Thursday, December 3, 2009

On not judging Heidegger

I have been reading the preface toThe Coming of the Third Reich by Richard J. Evans (2003), and while Evans does not have Heidegger specifically in mind, what he writes on page xx must apply to Heidegger:
“. . . it seems to me inappropriate for a work of history to indulge in the luxury of moral judgment.  For one thing, it is unhistorical; for another, it is arrogant and presumptuous.  I cannot know how I would have behaved if I had lived under the Third Reich, if only because, if I had lived then, I would have been a different person from the one I am now.  Since the early 1990s, the historical study of Nazi Germany, and increasingly that of other subjects too, has been invaded by concepts and approaches derived from morality, religion and the law . . . they do not belong in a work of history.  As Ian Kershaw has remarked: ‘for an outsider, a non-German who never experienced Nazism, it is perhaps too easy to criticise, to expect standards of behavior which it was well-nigh impossible to attain in the circumstances.  At this distance of time, the same principle holds good for the great majority of Germans, too.  So I have tried as far as possible to avoid using language that carries a moral, religious or ethical baggage with it.  The purpose of this book is to understand: it is up to the reader to judge.
“Understanding how and why the Nazis came to power is as important today as it ever was, perhaps, as memory fades, even more so.  We need to get into the minds of the Nazis themselves.  We need to discover why their opponents failed to stop them.  We need to grasp the nature and operation of the Nazi dictatorship once it was established.  We need to figure out the processes through which the Third Reich plunged Europe and the world into a war of unparalleled ferocity that ended in its own cataclysmic collapse.  There were other catastrophes in the first half of the twentieth century, most notably, perhaps, the reign of terror unleashed by Stalin in Russia during the 1930s.  But none has had such a profound or lasting effect.  From its enthronement of racial discrimination and hatred at the centre of its ideology to its launching of a ruthless and destructive war of conquest, the Third Reich has burned itself onto the modern world’s consciousness as no other regime . . .  has ever managed to do. . . .”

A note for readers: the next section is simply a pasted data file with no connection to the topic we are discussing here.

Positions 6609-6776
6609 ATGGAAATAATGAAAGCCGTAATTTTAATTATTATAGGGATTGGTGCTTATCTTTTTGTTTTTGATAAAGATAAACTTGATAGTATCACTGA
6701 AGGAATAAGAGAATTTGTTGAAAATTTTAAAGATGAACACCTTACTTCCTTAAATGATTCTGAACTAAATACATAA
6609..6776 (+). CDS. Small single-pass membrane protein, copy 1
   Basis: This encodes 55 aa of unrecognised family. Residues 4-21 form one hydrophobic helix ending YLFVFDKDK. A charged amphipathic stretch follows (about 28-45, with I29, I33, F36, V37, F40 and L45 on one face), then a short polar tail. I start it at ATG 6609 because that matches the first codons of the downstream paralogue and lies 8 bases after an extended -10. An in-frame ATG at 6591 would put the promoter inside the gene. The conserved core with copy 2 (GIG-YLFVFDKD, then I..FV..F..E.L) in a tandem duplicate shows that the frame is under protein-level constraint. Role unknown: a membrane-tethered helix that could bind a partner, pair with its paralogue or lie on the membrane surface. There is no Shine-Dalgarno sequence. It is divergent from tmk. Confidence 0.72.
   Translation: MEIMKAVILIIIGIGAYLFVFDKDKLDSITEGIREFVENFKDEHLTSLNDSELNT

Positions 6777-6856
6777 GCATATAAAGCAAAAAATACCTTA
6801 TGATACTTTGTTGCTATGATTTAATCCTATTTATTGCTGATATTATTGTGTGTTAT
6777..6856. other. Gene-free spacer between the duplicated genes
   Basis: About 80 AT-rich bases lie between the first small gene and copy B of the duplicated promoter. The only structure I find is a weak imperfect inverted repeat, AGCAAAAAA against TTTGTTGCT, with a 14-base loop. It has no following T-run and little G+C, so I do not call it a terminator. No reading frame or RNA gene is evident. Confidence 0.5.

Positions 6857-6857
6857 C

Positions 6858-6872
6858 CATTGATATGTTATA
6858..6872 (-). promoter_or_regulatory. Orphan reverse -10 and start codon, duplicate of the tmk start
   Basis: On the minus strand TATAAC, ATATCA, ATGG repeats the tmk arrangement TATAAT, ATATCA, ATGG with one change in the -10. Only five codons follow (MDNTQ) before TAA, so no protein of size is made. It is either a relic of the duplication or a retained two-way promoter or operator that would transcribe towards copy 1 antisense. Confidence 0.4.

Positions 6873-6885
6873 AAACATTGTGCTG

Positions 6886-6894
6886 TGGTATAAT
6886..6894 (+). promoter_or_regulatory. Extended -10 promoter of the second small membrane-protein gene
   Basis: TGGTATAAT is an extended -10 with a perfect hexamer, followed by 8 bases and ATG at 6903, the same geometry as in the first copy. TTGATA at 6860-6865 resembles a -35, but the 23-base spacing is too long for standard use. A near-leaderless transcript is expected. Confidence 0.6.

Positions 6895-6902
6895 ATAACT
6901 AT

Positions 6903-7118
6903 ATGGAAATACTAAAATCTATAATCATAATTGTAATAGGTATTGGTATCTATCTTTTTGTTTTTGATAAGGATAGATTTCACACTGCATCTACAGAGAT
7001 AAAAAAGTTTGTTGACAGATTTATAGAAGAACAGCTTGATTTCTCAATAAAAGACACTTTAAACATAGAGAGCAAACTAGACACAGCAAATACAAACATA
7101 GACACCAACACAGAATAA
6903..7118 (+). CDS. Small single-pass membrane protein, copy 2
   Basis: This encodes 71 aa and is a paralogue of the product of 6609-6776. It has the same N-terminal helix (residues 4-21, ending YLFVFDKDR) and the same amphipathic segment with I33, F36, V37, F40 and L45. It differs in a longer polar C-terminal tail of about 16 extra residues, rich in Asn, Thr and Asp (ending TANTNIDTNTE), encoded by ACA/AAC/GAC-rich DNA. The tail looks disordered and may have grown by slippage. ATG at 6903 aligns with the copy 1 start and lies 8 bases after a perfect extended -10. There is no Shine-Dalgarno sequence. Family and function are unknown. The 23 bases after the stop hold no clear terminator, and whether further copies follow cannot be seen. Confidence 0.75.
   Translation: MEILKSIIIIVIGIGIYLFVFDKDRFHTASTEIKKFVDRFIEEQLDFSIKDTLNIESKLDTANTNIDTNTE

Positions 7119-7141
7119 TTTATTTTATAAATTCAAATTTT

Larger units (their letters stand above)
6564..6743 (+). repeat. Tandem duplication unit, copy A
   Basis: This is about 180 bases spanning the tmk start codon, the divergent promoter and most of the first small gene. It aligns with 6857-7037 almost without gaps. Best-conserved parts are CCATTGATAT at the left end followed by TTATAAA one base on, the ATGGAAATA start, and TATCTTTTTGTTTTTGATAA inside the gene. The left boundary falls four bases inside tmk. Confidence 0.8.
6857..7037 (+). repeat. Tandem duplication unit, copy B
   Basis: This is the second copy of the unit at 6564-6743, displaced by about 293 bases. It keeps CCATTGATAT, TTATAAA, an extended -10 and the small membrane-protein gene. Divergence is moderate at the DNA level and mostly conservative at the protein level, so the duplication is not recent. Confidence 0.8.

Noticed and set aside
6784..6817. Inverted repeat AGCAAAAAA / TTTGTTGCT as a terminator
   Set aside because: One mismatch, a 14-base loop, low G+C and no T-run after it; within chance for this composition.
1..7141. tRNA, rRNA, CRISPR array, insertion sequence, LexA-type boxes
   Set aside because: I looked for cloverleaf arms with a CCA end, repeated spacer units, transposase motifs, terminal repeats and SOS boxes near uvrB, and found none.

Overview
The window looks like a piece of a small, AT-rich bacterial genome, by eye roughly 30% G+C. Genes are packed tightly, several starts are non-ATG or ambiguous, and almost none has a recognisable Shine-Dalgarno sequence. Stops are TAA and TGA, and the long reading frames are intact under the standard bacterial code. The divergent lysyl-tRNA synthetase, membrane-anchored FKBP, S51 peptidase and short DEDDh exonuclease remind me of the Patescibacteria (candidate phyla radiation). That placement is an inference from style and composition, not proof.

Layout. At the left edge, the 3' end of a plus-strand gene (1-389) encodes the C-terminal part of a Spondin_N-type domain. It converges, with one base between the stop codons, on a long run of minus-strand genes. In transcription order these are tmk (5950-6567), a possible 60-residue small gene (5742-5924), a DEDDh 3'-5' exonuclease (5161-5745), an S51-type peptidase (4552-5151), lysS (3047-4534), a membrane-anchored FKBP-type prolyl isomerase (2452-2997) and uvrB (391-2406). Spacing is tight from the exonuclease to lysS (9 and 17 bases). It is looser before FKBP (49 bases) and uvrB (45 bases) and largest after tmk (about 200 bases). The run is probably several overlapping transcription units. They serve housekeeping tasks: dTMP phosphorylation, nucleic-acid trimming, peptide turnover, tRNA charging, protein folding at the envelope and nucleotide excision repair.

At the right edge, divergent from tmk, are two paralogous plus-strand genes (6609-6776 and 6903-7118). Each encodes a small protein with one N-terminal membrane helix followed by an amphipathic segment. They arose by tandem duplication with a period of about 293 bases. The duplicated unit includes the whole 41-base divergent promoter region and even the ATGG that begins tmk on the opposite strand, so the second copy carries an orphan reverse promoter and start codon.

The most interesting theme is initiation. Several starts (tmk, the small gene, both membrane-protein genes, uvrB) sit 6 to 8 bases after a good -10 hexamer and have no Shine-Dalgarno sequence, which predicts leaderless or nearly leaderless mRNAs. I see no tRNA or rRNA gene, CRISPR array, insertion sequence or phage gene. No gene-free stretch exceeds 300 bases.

COMMENT:   I quibble a bit with Evans in that, though a reader, I don’t wish to judge either.  I will be satisfied (perhaps) with just knowing.  Heidegger’s situation seems unique.  No former Nazi not guilty of war crimes has been held to the high standards he has – and not him personally any longer, since he died in 1976, but his reputation.  To some extent we know the reason for that.  He is considered by many to be the most important philosopher of the 20th century; so anything that impinges upon, especially anything that detracts from his reputation as a philosopher, will be of interest to intellectuals in the West – and perhaps to intellectuals in parts of the rest of the world as well. 
            Also, he is held to a higher standard, because (we think) he ought to have known better.  We excuse ourselves from Evans’ qualification.  Maybe we would have behaved just like any other German, but Heidegger was “better than” we are and ought to have behaved with greater insight.  In looking back over the previous sentence I notice “better than” and grope for some other qualification: “smarter” perhaps or “more intellectual.”  We consider his philosophical oeuvre, and think surely he should have known better.  Some stop there and condemn Heidegger, but some of us keep going.

No comments: